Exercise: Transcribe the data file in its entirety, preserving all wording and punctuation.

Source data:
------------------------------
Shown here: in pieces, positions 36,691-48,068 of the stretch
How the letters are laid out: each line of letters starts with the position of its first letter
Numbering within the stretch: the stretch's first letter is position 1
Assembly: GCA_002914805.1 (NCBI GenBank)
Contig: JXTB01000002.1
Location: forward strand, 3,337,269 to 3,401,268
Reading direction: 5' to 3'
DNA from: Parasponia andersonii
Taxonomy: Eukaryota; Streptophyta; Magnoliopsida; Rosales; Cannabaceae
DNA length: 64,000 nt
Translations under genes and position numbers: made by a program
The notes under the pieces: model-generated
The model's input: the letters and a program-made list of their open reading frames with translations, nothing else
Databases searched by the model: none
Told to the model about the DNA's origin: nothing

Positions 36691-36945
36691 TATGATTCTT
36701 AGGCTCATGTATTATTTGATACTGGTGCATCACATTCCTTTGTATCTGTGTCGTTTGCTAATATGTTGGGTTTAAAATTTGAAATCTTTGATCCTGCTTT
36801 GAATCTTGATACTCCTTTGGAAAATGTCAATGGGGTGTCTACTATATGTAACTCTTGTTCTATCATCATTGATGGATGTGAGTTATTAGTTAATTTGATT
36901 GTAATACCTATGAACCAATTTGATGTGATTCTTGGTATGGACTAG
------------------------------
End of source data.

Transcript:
Shown here: in pieces, positions 36,691-48,068 of the stretch
How the letters are laid out: each line of letters starts with the position of its first letter
Numbering within the stretch: the stretch's first letter is position 1
Assembly: GCA_002914805.1 (NCBI GenBank)
Contig: JXTB01000002.1
Location: forward strand, 3,337,269 to 3,401,268
Reading direction: 5' to 3'
DNA from: Parasponia andersonii
Taxonomy: Eukaryota; Streptophyta; Magnoliopsida; Rosales; Cannabaceae
DNA length: 64,000 nt
Translations under genes and position numbers: made by a program
The notes under the pieces: model-generated
The model's input: the letters and a program-made list of their open reading frames with translations, nothing else
Databases searched by the model: none
Told to the model about the DNA's origin: nothing

Positions 36691-36945
36691 TATGATTCTT
36701 AGGCTCATGTATTATTTGATACTGGTGCATCACATTCCTTTGTATCTGTGTCGTTTGCTAATATGTTGGGTTTAAAATTTGAAATCTTTGATCCTGCTTT
36801 GAATCTTGATACTCCTTTGGAAAATGTCAATGGGGTGTCTACTATATGTAACTCTTGTTCTATCATCATTGATGGATGTGAGTTATTAGTTAATTTGATT
36901 GTAATACCTATGAACCAATTTGATGTGATTCTTGGTATGGACTAG